Pastor Shawn Hannon
Hope Lutheran Church Arcade, NY
Our family vacation a few weeks ago got off to a rocky start. By the end of our first day we were sitting in the urgent care with our youngest unable to move her arm. But then it happened. As I stretched my daughter’s arm out for an x-ray I heard (and felt) the elbow pop back into it’s socket. The doctor asked, “You guys don’t swing her by her arms, or anything like that do you? I simply began sinking into my chair.”
Of course I swing her by her arms. I pick her up by her arms. I throw her by her arms. All. The. Time. And each time I do, my wife tells me I’m going to pull her arm out of its socket. And I think to myself: Enough with this hippy, new age, don’t tell kids ‘no,’ adults buckling up in the back seat, give everybody a trophy nonsense! But then it happened to me.
I pulled my daughter’s arm elbow partially out of socket, and was in such vehement denial that lifting her that way could hurt her that I let her hold her arm that way for half a day. Now in the end it worked out, and despite that fact that I should have known better, it was for all intents and purposes an accident. But as Lent kicks off, I couldn’t help but reflect on how stupid I was or all of the other things I should know better than to do yet always find myself doing.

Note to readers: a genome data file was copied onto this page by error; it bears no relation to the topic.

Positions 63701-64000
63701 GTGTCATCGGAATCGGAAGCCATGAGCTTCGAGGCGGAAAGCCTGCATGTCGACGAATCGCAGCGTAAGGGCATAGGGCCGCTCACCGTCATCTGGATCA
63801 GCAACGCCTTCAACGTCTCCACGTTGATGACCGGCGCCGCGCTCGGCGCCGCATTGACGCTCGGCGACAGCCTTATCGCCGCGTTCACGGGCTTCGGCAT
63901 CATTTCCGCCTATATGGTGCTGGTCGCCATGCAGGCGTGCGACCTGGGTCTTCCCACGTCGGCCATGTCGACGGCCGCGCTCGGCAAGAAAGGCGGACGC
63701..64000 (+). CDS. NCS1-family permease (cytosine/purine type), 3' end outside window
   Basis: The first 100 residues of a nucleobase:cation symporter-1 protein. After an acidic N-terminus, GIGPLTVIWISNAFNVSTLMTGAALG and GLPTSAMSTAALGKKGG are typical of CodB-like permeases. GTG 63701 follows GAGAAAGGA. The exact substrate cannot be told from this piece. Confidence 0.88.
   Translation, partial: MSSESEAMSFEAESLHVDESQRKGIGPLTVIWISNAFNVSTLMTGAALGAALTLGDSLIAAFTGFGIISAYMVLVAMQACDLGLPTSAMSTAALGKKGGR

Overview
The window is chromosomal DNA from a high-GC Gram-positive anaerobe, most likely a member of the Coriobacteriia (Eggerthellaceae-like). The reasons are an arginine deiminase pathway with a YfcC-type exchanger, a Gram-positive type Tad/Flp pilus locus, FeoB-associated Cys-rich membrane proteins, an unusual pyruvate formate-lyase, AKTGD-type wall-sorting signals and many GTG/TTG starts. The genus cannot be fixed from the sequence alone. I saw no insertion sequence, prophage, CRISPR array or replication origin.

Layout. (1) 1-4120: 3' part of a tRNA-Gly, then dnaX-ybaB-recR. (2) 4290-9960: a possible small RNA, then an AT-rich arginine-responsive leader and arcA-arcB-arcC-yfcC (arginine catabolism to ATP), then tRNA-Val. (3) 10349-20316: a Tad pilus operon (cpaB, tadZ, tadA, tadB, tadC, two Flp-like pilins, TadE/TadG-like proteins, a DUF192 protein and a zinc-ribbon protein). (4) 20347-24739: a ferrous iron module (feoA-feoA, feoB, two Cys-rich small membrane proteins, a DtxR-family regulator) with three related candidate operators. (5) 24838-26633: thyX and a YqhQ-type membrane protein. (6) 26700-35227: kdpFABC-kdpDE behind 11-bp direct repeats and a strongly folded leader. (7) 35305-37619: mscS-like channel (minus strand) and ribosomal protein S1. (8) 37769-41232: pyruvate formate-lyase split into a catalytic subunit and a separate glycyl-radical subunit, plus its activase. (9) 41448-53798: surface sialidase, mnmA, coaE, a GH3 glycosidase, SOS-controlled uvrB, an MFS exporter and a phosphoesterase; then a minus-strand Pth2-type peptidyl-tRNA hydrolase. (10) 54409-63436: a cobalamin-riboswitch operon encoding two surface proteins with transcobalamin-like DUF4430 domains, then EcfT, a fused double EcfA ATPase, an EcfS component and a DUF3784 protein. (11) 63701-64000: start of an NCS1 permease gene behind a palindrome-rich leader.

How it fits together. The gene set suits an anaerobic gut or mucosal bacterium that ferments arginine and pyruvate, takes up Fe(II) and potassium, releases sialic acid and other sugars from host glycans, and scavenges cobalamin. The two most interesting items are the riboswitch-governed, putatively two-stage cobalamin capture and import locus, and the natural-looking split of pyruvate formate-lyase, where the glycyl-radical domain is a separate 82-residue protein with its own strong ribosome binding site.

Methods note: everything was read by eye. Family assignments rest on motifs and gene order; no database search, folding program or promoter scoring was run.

…like driving too fast.
…like looking at my phone when it buzzes in the car.
…like buying things I don’t need.
…like eating crap.
…and like a host of other things I do day in and day out that I know I shouldn’t, but do anyway.
And I know I’m not alone. Humans have a condition perfectly summed up by the Apostle Paul two thousand years ago. He said, “I do not do the good I want, but the evil I do not want is what I do” (Romans 7:19).
Recognizing that reality in these forty days before Easter called Lent is at the heart of the discipline to which Christians are invited. We’re called to recognize our sinfulness (see also: stupidness), and turn to God for two things. First, we look to God for another way that contends against our sinful rebellion. And second, we’re called to look to God for the forgiveness when try as we might, we still end up sinning again.
You may not pick small children up by their arms, but there is something in your life you know you shouldn’t do but end up doing anyway. Perhaps it’s judging people, hurting people, gossip, jealousy, substance abuse, food abuse, self-abuse. Whatever it is, as these next few weeks bring us closer to the cross of Jesus’ death, may you too move toward laying your burden down there. As you do, remember, God loves you and forgives you. Remember, God longs to bring you new life.
Take it from a repeat offender, denial and dismissal is easy, but someone usually ends up getting hurt. Return. God loves you, and God is dying (literally) to offer you a fresh start. Amen.
For more inspiration and insights from Pastor Shawn’s past columns, please visit www.jamestowngazette.com and click on the Faith Matters page. The Jamestown Gazette is proud to present our county’s most creative and original writers for your enjoyment and enlightenment.